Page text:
A face is like reading a palm. More than the features you’re born with, a face is gradually formed over the passage of time, through all the experiences a person goes through, and no two faces are alike.


This is a story of stories. It tells us of love, lust, loss and an intense loneliness, drawing upon art, opera, and war as the canvas to set these emotions into stark reality. We never do discover who – or what – is ringing the bell in the hidden pit in the forest.  Whilst this rankled me at the time, it’s only now that I’m (finally) writing this review that it feels right.  Some things are better left unknown.


Memory can give warmth to time.


When I’m not completely absorbed by the book I’m reading, I usually hurry through it so I can get on to another book that I’ll (hopefully) enjoy more.  And I’ll usually start that next book as soon as I’ve turned the final page on the one that I just … want … to …. finish.  But when I closed the cover of Killing Commendatore my mind felt busy and full. The feeling was perfectly summed-up by Hurakami’s artist, standing in the pit in the woods one rainy morning …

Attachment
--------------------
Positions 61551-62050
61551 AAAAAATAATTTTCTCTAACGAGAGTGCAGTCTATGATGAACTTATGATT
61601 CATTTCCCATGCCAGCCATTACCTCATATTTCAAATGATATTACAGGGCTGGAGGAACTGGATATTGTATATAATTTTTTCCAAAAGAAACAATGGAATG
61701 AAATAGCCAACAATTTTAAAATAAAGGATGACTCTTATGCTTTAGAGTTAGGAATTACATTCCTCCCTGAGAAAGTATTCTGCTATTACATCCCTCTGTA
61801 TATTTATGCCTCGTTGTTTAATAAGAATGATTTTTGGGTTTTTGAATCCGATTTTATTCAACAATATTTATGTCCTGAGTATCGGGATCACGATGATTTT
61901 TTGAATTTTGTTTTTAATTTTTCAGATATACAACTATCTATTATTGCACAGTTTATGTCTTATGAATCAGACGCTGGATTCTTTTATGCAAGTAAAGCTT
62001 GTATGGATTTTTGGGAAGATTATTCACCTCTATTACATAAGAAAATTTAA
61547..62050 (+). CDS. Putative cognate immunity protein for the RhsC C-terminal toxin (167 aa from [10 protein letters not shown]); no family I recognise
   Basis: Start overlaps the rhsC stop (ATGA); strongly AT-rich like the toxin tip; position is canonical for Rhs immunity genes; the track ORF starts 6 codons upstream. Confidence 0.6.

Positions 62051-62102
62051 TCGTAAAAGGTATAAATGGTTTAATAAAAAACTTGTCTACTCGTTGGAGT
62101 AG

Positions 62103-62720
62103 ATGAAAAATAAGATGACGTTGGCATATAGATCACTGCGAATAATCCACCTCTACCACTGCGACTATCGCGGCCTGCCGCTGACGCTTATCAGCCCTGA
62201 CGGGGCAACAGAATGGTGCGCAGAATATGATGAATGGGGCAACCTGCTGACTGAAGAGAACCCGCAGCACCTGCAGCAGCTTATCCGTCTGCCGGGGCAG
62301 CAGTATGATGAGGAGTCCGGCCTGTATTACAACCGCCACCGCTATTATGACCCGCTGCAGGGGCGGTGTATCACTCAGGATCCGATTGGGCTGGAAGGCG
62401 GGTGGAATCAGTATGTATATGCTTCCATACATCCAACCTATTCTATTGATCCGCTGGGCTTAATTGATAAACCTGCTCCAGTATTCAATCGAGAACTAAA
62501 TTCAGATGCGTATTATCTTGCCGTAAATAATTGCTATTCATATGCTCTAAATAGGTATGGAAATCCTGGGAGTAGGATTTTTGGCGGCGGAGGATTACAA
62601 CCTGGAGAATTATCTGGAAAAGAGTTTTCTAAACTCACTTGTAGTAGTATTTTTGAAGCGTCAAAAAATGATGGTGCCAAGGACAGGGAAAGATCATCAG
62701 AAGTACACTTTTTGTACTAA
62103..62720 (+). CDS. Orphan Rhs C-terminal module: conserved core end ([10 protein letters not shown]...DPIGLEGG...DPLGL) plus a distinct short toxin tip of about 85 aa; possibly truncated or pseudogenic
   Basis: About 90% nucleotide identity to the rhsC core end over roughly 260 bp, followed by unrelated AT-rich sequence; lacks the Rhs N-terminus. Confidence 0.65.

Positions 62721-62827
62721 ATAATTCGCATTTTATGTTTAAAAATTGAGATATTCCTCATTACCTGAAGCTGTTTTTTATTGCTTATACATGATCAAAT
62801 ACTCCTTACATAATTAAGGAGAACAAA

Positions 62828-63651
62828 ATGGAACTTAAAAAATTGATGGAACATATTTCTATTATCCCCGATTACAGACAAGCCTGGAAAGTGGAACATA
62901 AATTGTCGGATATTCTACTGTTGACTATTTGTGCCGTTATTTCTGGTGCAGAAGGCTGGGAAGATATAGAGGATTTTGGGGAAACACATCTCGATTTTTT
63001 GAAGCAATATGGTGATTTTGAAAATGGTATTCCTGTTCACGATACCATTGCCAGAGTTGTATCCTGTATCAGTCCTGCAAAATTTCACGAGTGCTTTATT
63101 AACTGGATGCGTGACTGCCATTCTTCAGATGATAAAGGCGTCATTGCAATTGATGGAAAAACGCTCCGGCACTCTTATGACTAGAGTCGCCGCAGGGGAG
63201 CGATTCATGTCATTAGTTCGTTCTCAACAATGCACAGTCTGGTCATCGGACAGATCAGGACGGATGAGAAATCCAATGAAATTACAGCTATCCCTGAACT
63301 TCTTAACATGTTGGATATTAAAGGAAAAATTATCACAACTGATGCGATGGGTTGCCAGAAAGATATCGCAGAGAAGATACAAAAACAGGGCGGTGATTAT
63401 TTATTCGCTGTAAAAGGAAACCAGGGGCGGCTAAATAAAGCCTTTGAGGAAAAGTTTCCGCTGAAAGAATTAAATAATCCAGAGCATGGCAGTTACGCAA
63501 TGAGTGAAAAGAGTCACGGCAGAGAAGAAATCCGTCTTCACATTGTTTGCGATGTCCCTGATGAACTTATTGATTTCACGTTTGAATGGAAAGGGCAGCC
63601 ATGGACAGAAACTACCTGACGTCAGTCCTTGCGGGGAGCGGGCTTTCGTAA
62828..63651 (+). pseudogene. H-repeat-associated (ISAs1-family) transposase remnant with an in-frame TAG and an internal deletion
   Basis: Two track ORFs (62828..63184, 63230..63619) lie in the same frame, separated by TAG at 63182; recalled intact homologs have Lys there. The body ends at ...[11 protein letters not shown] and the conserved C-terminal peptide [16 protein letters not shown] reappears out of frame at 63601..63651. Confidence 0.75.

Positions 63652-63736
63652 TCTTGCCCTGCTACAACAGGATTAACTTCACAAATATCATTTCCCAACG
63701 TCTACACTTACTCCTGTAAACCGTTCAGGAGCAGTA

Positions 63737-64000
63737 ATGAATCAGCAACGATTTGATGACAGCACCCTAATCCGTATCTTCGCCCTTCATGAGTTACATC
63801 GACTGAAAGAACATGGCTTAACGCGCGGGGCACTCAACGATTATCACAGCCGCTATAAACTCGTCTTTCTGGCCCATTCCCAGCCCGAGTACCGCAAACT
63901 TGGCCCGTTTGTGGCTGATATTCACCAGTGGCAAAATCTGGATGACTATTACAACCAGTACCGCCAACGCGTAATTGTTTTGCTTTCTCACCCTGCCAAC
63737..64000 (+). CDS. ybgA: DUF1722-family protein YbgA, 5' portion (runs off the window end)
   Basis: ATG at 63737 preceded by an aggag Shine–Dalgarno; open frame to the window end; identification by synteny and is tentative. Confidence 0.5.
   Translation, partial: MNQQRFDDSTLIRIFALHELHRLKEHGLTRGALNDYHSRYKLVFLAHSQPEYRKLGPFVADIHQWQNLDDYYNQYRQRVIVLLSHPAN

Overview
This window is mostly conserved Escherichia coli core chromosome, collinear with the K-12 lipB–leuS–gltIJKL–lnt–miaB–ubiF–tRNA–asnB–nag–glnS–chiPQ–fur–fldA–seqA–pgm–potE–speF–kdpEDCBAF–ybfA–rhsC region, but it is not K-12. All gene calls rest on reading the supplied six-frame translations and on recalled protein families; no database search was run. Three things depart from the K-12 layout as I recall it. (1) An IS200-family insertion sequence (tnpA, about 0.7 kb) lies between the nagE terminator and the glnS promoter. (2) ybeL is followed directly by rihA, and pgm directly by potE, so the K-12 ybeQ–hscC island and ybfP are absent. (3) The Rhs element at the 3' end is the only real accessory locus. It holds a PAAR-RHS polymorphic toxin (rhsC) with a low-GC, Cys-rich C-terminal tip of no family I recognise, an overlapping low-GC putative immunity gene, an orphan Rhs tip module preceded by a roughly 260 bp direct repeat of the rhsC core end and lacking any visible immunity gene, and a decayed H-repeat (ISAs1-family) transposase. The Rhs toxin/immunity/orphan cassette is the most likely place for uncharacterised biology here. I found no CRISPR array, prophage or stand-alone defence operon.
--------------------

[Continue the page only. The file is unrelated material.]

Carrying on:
Something was running through my mind, but I couldn’t grasp what it was. One thought would link to another, which in turn would link to still another thought. It was as if I had been swallowed by the act of thinking, if that makes sense.



set the atmosphere

First, pour yourself a coffee … or a whisky. They both feature quite regularly in the book. Coffee felt too ‘standard’, so in the interests of expanding my horizons I thought I’d dip my toe into the emerging trend that is Japanese whisky. As a gin fan, whisky is quite a leap (one I’ve dabbled with only a handful of times, usually mid winter to warm up after a particularly bracing walk), but having read that Japanese whiskies are less peaty than their Scottish forebears, I thought I’d take the plunge.

Throughout the book, Murakami’s artist takes a keen interest in the operatic vinyl record collection of Tomohiko Amada – the owner of this remote lodge set high in the Japanese mountains. Don Giovanni is an opera he keeps returning to … so, set this soundtrack playing in the background whilst you read.